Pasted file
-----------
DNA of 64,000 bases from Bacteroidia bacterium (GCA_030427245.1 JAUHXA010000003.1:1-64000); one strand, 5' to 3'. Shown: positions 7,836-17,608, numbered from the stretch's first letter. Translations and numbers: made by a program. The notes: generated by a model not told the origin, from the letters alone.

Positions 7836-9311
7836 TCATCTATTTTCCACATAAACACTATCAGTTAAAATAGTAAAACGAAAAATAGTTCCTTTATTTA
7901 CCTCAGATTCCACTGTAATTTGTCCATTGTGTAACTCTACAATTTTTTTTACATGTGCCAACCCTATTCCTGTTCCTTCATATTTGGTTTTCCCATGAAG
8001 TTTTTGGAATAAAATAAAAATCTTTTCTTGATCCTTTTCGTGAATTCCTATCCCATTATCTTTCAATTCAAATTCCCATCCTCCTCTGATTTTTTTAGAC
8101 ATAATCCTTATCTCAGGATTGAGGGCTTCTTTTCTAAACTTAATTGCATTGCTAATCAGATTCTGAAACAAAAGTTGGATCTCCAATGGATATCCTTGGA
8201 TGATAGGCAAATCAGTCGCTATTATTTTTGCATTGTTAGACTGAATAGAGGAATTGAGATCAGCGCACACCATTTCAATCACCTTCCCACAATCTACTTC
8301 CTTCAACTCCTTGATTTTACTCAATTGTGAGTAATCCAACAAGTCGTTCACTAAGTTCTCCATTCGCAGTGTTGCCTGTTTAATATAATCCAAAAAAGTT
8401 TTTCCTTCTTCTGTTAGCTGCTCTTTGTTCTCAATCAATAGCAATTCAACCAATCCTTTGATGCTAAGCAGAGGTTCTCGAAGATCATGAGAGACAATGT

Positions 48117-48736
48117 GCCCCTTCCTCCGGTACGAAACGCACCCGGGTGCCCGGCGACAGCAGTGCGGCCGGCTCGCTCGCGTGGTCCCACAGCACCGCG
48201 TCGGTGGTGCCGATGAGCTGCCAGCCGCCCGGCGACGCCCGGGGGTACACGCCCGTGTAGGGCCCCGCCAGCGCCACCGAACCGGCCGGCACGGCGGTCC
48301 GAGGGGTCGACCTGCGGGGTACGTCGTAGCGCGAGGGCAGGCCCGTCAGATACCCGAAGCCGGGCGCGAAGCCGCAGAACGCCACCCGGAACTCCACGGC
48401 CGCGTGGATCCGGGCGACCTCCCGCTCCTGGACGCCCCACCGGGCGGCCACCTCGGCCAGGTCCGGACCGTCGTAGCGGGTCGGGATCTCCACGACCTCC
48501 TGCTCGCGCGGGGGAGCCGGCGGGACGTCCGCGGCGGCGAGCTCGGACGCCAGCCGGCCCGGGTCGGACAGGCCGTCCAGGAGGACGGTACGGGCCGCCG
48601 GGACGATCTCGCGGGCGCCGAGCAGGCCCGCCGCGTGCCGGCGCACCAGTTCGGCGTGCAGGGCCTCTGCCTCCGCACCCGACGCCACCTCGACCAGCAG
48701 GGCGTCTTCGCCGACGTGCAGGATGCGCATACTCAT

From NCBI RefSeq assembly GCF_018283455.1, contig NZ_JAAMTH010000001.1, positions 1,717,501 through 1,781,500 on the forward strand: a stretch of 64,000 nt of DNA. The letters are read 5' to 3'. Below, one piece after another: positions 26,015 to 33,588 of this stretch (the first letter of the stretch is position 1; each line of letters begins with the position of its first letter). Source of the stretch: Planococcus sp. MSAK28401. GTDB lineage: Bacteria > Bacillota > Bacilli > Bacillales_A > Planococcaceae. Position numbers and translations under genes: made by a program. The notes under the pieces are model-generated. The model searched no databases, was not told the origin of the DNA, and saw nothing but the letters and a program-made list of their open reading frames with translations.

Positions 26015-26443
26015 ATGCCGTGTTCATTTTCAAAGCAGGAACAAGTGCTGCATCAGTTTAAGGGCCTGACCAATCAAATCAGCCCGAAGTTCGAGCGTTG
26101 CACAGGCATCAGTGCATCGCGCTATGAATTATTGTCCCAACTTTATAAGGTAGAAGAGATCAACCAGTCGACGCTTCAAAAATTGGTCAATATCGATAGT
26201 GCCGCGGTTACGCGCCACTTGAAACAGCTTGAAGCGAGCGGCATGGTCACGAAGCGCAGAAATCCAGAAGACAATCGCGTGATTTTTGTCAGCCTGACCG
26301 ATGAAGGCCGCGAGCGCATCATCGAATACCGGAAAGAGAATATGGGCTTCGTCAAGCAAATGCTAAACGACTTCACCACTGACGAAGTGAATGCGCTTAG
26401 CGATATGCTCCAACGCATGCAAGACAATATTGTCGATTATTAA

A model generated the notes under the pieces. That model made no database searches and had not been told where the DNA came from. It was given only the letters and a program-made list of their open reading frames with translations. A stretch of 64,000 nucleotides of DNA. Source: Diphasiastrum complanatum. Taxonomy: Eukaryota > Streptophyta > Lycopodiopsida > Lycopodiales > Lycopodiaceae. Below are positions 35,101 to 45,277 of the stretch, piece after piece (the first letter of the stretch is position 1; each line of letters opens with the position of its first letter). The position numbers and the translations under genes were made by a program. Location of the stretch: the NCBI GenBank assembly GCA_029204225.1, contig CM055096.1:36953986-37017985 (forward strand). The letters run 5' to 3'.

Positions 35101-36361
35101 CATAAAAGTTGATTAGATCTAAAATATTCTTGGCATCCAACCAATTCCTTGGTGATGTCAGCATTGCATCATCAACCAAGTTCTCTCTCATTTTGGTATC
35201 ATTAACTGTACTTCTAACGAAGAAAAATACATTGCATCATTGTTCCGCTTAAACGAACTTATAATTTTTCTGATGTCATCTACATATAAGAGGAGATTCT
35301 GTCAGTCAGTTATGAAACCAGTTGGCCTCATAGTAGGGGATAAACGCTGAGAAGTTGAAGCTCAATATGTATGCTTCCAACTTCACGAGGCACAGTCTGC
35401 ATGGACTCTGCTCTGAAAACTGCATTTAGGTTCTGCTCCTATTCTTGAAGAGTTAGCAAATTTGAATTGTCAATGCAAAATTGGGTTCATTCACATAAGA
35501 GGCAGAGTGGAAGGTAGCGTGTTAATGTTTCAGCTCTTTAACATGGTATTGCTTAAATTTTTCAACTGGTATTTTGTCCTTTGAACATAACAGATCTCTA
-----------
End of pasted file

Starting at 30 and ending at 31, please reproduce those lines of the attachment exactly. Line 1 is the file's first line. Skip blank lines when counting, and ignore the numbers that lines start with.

35401 ATGGACTCTGCTCTGAAAACTGCATTTAGGTTCTGCTCCTATTCTTGAAGAGTTAGCAAATTTGAATTGTCAATGCAAAATTGGGTTCATTCACATAAGA
35501 GGCAGAGTGGAAGGTAGCGTGTTAATGTTTCAGCTCTTTAACATGGTATTGCTTAAATTTTTCAACTGGTATTTTGTCCTTTGAACATAACAGATCTCTA